On Friday of last week, my wife and I responded eagerly to an invitation from the Duke Divinity Administration to attend an official 50th Reunion of the Class of 1968. The whole day was a time of emotional remembrance and gratitude for the extraordinary achievements of a school of distinction. We were warmly greeted by Dean Greg Jones, an old friend whose father had served in this position in a previous generation. Even though I had returned to the Duke campus upon many occasions for continuing education and enjoyment of the arts, this event was unique, for my emotions were tapped in ways I did not anticipate.
The returning graduates had accomplished many significant things in their professional lives as retired pastors, a campus minister, one United Methodist Bishop, professors, counselors, and a widely-published church historian. We spent most of the afternoon in a tight circle of sharing our pilgrimages in the spirit of gratitude to the university that had launched our careers in various expressions of ministry.
We were fortified by a gracious meal in the majestic space previously designated "York Chapel." Then we made our way to the adjacent Duke Chapel for a performance of Messiah. The Chapel is indeed a special place for every Duke graduate, including those who have no particular religious orientation. But, for members of the Class of 1968, this Gothic structure that presides over the west campus has a unique historic significance. In the weeks before our graduation in May of that year, the quad was filled with as many as 5,000 students-in-grief upon the assassination of Martin Luther King, Jr. These had appropriately gathered in demonstration, calling attention to the salaries of non-academic employees of the university and demanding a compassionate and just response from the administration.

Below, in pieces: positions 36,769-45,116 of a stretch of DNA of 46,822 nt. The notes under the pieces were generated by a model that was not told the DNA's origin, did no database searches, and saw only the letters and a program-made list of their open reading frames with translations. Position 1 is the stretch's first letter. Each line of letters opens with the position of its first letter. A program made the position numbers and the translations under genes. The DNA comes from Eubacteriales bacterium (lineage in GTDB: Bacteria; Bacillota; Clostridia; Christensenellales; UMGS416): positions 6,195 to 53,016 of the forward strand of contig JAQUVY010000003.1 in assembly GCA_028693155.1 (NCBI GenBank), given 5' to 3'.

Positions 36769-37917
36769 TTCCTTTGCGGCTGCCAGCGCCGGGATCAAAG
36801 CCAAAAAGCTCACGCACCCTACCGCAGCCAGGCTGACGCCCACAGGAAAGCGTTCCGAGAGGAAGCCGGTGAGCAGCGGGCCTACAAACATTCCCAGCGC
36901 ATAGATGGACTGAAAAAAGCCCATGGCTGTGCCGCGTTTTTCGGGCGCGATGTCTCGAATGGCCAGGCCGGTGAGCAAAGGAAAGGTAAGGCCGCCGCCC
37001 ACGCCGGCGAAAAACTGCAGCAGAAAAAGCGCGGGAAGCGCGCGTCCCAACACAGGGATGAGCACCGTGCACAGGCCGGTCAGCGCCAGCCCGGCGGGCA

Last Friday we were honored to sit in front seats near the talented orchestra and lofty choir. Handel's masterpiece was embellished by the orchestrated additions by Mozart. Our spirits were elevated by this incomparable artistic gift from some of the university's finest musicians.
As we embraced our classmates/colleagues in emotional farewells, we filed out the long nave. At the entrance door, I placed my hand upon the empty ledge that once supported the statue of Robert E. Lee. In those moments, I recalled with vivid clarity standing in that same spot on an April morning of 1968 as I departed from the memorial service conducted days after Dr. King had been murdered at the Lorraine Motel in Memphis, Tennessee, just days before. Departing chapel worshipers were still singing the concluding hymn, "We Shall Overcome." Suddenly we were joined by thousands of voices upon the quad. My hand remained in place as I relived those powerful emotions of fifty years ago.
In the name of the God of justice, there is only one appropriate replacement for the statue of the man who sustained a war for the preservation of slavery. The Duke University that I cherish will commission a gifted sculptor to fashion the likeness of Martin Luther King, Jr. When I return for my fifty-fifth Class Reunion, I shall kiss the feet of that statue, in accordance with the libretto of Messiah: "How beautiful are the feet of them that preach the gospel of peace, and bring glad tidings of good things." (Isaiah 52:7)
Rev. Dr. George E. Thompson is a Duke divinity alum, ‘68.